Mediterranean-Black Sea Spring 2012
Mike and Sandy took their longest cruise to date, starting in Ft. Lauderdale, Florida, across the Atlantic, through both the Mediterranean and Black Seas, and returning home from Venice. They were on the Prinsendam, Holland America's smallest ship, with capacity for just 800 passengers, but which seemed even quieter, as only about 600 were on board this particular sailing. Each red dot is a port they visited.

The plan was for eight quiet days at sea before we got to Europe, where we'd have tours practically every day as we visited 19 ports. But instead, excitement began our second day at sea when we encountered a drifting, apparently abandoned, sail boat. We came almost to a stop, circling the sailboat, blowing our horns (trying to wake the dead??), and looking for anyone on board. Later the Captain reported the Coast Guard told him the boat had been enroute from Newport, Rhode Island, to Bermuda in a sailboat regatta when it had been hit by a big storm. There was a man and his wife on board -- the wife was washed overboard and never found, and the injured man rescued by a passing freighter several days later.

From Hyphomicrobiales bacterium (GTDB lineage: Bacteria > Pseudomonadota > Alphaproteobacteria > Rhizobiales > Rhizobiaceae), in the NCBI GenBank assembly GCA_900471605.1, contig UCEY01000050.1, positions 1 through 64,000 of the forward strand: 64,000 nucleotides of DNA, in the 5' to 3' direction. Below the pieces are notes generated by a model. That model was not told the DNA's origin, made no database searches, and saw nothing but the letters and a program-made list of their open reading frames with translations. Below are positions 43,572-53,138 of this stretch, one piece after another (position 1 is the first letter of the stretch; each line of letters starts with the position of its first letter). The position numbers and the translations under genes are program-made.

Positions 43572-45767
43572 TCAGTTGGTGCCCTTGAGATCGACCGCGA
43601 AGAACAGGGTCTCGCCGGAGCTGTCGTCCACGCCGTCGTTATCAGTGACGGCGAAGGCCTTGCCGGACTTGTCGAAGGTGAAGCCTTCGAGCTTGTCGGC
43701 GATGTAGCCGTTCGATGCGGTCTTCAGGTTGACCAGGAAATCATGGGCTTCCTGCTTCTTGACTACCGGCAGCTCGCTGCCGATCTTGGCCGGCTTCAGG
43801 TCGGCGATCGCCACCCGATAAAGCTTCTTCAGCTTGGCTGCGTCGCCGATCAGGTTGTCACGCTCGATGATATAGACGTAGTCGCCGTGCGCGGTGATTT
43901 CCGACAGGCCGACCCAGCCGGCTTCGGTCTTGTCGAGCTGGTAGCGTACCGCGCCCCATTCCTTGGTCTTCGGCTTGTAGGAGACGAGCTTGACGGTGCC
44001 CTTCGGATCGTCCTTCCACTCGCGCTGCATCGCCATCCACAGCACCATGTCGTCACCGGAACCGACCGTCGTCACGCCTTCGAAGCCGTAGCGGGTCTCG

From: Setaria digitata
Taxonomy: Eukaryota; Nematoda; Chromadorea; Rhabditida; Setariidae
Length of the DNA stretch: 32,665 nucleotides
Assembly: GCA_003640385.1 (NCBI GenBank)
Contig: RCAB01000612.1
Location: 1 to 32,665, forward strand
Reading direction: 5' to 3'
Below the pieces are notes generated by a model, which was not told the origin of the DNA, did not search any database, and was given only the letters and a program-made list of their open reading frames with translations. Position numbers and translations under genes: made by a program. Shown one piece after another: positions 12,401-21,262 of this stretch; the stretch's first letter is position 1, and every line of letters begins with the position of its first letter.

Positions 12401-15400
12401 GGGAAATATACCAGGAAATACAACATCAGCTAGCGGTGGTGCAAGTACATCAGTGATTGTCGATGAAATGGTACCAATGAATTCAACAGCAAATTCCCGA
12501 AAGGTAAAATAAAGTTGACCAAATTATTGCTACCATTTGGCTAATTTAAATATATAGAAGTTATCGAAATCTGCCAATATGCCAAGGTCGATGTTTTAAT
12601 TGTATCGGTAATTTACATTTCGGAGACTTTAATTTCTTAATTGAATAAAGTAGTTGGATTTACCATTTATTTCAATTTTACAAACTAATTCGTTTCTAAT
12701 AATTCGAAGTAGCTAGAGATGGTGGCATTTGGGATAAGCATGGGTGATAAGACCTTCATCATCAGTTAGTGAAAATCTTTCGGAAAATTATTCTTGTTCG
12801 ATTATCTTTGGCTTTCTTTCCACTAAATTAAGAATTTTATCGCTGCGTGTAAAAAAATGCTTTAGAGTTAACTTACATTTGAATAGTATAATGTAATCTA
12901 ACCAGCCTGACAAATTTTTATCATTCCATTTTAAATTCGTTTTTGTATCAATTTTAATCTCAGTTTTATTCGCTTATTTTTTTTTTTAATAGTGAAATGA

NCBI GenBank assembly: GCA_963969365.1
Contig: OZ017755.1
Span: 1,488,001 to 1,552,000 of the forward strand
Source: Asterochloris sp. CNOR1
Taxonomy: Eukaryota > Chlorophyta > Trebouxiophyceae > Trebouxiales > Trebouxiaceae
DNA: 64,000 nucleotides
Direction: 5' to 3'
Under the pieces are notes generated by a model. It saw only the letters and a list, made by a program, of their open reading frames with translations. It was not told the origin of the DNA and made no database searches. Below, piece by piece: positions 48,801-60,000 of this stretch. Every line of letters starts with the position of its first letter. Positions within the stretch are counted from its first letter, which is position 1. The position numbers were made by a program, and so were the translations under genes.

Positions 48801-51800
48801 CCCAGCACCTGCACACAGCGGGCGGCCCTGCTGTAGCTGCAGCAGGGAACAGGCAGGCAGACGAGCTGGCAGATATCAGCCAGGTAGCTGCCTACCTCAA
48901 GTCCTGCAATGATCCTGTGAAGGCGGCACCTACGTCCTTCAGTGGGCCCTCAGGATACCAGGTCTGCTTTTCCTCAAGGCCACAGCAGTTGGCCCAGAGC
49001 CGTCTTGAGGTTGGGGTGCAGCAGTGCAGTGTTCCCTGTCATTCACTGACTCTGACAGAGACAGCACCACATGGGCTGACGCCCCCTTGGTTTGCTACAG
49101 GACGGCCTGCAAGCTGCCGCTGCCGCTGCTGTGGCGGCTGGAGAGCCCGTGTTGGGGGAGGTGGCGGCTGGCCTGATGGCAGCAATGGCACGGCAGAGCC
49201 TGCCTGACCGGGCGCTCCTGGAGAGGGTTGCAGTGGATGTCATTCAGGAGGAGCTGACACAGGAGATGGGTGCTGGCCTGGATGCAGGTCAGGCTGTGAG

And then to keep the excitment up, the next day the Captain announced we were altering our course to take us to Bermuda, to take a passenger who needed immediate medical attention off the ship. A pilot-rescue boat met us about 10 miles outside the harbor, and the woman was transferred off in a stretcher. No one knew for sure, but the rumor was that she had fallen and broken her hip.

Our first port of call was the town of Funchal, on the Portugese island of Madeira (famous for its desert wines). This was the first of several stops where Sandy had reached out to local guides, and pre-arranged private tours for us and some of our friends on the ship - much cheaper, and often better, than the ship's bus trips.